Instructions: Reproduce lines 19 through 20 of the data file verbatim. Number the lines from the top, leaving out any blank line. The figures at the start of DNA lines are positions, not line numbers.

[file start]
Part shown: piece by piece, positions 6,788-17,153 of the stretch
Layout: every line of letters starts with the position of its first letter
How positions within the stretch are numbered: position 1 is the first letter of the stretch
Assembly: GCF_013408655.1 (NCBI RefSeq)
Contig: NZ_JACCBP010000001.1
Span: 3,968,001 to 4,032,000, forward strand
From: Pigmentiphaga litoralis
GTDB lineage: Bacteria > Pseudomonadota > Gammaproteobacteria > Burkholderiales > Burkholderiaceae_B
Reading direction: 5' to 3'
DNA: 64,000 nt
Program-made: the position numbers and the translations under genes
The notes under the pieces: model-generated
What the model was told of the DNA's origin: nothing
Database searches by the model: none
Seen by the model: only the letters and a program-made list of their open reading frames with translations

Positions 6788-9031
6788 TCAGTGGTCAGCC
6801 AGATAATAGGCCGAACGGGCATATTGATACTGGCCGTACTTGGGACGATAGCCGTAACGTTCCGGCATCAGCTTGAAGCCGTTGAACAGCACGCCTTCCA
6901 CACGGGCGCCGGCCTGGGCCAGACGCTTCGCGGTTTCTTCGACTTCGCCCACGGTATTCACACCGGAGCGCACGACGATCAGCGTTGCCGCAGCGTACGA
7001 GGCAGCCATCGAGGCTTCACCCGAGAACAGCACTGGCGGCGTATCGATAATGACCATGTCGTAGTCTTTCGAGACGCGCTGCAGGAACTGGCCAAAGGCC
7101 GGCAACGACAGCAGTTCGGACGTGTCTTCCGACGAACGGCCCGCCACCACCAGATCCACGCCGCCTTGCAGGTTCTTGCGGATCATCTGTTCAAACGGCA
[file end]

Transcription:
6901 CACGGGCGCCGGCCTGGGCCAGACGCTTCGCGGTTTCTTCGACTTCGCCCACGGTATTCACACCGGAGCGCACGACGATCAGCGTTGCCGCAGCGTACGA
7001 GGCAGCCATCGAGGCTTCACCCGAGAACAGCACTGGCGGCGTATCGATAATGACCATGTCGTAGTCTTTCGAGACGCGCTGCAGGAACTGGCCAAAGGCC